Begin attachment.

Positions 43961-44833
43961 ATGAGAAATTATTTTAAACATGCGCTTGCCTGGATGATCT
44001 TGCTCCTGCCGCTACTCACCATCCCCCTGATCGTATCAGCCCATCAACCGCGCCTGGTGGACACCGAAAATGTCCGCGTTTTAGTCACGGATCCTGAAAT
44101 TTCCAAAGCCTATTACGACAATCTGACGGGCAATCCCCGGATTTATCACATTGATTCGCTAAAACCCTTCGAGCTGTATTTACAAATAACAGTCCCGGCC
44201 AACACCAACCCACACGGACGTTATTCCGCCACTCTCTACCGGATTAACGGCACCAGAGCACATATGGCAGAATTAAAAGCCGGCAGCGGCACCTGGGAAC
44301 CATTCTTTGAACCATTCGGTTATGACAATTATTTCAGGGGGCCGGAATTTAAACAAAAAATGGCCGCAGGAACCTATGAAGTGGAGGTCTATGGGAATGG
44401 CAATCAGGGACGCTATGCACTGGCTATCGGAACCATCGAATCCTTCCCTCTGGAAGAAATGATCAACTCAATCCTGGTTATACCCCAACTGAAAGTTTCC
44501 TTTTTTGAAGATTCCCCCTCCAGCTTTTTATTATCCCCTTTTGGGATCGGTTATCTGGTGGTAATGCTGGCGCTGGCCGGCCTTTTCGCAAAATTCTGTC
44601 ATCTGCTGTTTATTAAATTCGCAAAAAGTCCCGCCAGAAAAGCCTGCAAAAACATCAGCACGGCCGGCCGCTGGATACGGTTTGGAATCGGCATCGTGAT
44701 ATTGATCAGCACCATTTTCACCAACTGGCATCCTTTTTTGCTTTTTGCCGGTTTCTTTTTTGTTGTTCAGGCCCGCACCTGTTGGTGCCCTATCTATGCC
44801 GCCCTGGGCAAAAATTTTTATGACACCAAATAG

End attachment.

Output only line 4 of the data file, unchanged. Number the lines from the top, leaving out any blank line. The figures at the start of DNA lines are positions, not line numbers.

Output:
44101 TTCCAAAGCCTATTACGACAATCTGACGGGCAATCCCCGGATTTATCACATTGATTCGCTAAAACCCTTCGAGCTGTATTTACAAATAACAGTCCCGGCC